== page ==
Title:
Method and Apparatus Pertaining to Automatic Electrical-Fault Detection
Kind Code:
A1


Abstract:
An automatic fault detector momentarily interrupts a provision of operating power to a load having a minimal forward-bias voltage requirement to thereby provide a testing window and then applies a test voltage during this window that is less than the minimal forward-bias voltage requirement to the load and monitors for a power-to-ground fault. By one approach the aforementioned momentarily interruption of power is neither frequent enough nor long enough in duration to substantially impair the provision of power to the load. Accordingly, load performance is not noticeably diminished. One can then responsively prohibit subsequent provision of the operating power to the load. One can then continue to monitor for the power-to-ground fault while continuing to prohibit provision of operating power to the load. If and when the fault disappears, these teachings will then accommodate automatically resuming an ordinary provision of power to the load.



Inventors:
Ernest, Joseph Christian (Woodstock, IL, US)
Callahan, Sean Edward (Elmhurst, IL, US)
Chen, Edward Wayted (Chicago, IL, US)
Kopera, Thomas Martin (Villa Park, IL, US)
Canzano, Timothy Edward (Glen Ellyn, IL, US)
Application Number:
13/116438
Publication Date:
11/29/2012
Filing Date:
05/26/2011
Assignee:
ILIGHT TECHNOLOGIES, INC. (Chicago, IL, US)
Primary Class:
Other Classes:
324/509
International Classes:
G08B21/00; G01R31/14
View Patent Images:



Primary Examiner:
TRIEU, VAN THANH
Attorney, Agent or Firm:
FITCH EVEN TABIN & FLANNERY, LLP (CHICAGO, IL, US)
Claims:
We claim:

1. A method comprising: at an automatic fault detector: momentarily interrupting a provision of operating power to a load having a minimal forward-bias voltage requirement to provide a testing window; during the testing window applying a test voltage that is less than the minimal forward-bias voltage requirement to the load and monitoring for a power-to-ground fault.

2. The method of claim 1 wherein momentarily interrupting the provision of power comprises interrupting the provision of power for only a brief enough period of time that the provision of operating power to the load is not substantially impaired.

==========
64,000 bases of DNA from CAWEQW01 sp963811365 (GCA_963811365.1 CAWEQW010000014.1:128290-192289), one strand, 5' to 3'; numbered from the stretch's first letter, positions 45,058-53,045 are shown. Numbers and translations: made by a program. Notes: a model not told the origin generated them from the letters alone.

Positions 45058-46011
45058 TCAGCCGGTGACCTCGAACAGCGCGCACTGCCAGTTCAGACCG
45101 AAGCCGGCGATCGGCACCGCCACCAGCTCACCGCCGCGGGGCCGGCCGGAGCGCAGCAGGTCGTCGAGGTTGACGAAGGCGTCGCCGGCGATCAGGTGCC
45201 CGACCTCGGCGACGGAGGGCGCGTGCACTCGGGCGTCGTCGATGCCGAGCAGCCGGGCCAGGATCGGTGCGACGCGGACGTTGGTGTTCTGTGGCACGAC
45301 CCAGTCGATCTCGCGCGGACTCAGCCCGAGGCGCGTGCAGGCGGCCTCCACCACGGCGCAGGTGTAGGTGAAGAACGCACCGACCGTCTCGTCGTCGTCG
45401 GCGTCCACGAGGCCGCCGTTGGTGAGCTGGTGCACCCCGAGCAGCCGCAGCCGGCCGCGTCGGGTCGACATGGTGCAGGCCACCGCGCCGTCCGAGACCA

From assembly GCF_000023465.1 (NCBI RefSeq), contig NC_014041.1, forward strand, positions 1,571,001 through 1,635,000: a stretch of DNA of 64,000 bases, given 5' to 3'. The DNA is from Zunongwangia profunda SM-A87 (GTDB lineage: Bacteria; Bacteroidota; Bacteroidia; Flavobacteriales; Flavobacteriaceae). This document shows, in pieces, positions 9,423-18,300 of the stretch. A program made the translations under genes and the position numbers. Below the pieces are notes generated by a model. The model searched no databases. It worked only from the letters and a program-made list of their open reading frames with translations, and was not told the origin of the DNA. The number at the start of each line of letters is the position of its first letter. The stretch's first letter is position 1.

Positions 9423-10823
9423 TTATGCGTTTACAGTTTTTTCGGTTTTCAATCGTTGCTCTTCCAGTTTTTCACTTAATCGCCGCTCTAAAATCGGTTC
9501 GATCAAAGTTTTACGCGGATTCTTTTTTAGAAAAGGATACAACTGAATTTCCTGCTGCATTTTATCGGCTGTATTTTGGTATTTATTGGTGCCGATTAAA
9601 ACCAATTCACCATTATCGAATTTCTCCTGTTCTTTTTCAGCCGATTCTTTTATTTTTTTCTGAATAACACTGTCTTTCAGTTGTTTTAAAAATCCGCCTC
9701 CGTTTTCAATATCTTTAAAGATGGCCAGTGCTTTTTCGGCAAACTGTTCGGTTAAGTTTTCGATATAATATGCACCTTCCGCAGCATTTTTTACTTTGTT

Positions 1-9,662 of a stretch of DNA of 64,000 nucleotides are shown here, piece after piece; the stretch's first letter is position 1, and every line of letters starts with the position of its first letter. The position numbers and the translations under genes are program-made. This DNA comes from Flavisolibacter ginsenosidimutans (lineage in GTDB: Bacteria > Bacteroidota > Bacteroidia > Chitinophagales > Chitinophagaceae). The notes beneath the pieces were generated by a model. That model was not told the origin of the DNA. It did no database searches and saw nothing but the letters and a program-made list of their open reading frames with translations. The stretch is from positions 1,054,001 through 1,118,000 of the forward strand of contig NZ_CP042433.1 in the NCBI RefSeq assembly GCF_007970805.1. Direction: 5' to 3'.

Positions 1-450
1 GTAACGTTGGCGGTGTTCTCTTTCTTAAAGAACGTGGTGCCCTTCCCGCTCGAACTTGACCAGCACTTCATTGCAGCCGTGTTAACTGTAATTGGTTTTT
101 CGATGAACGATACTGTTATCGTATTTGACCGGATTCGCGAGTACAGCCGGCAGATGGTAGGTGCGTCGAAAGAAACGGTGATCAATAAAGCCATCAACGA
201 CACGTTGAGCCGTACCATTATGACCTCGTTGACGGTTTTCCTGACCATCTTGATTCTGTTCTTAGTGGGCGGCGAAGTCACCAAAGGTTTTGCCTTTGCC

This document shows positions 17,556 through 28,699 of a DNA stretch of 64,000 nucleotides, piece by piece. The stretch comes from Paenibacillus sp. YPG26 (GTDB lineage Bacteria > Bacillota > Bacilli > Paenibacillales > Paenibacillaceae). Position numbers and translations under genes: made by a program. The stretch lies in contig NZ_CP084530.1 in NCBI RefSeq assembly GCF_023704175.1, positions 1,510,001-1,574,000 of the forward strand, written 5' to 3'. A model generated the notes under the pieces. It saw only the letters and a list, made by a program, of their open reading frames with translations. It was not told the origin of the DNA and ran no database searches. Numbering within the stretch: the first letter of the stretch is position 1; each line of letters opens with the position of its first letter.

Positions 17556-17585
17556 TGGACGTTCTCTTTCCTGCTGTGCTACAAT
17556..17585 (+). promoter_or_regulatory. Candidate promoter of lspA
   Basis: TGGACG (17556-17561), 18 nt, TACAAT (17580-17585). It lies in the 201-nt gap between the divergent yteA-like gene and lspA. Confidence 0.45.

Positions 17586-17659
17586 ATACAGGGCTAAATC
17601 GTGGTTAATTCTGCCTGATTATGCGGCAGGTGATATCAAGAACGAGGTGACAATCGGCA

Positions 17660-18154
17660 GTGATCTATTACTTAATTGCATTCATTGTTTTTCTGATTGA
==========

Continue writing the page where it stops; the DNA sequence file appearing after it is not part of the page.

3. The method of claim 2 wherein the period of time is no more than about 5 consecutive milliseconds.

4. The method of claim 1 wherein momentarily interrupting the provision of power comprises not so interrupting the provision of power frequently enough that the provision of operating power to the load is substantially impaired.

5. The method of claim 4 wherein not so interrupting the provision of power frequently enough that the provision of operating power to the load is substantially impaired comprises not so interrupting the provision of power any more frequently than about every 200 milliseconds.

6. The method of claim 1 wherein the load comprises a serially-connected plurality of light-emitting diodes.

7. The method of claim 1 wherein the power-to-ground fault comprises a high-impedance power-to-ground fault.

8. The method of claim 1 further comprising: in response to detecting a power-to-ground fault, prohibiting subsequent provision of the operating power to the load.

9. The method of claim 8 further comprising: continuing to monitor for the power-to-ground fault while prohibiting subsequent provision of the operating power to the load and automatically resuming only momentarily interrupting the provision of operating power to the load upon detecting an absence of the power-to-ground fault.

10. The method of claim 9 wherein detecting an absence of the power-to-ground fault comprises detecting the absence of the power-to-ground fault for at least a predetermined amount of time.

11. The method of claim 1 further comprising: providing an alert upon detecting the power-to-ground fault.

12. The method of claim 11 wherein the alert comprises a visual alert.

13. The method of claim 1 wherein momentarily interrupting a provision of operating power to a load having a minimal forward-bias voltage requirement to provide a testing window comprises momentarily delaying a provision of initial operating power to the load to provide the testing window.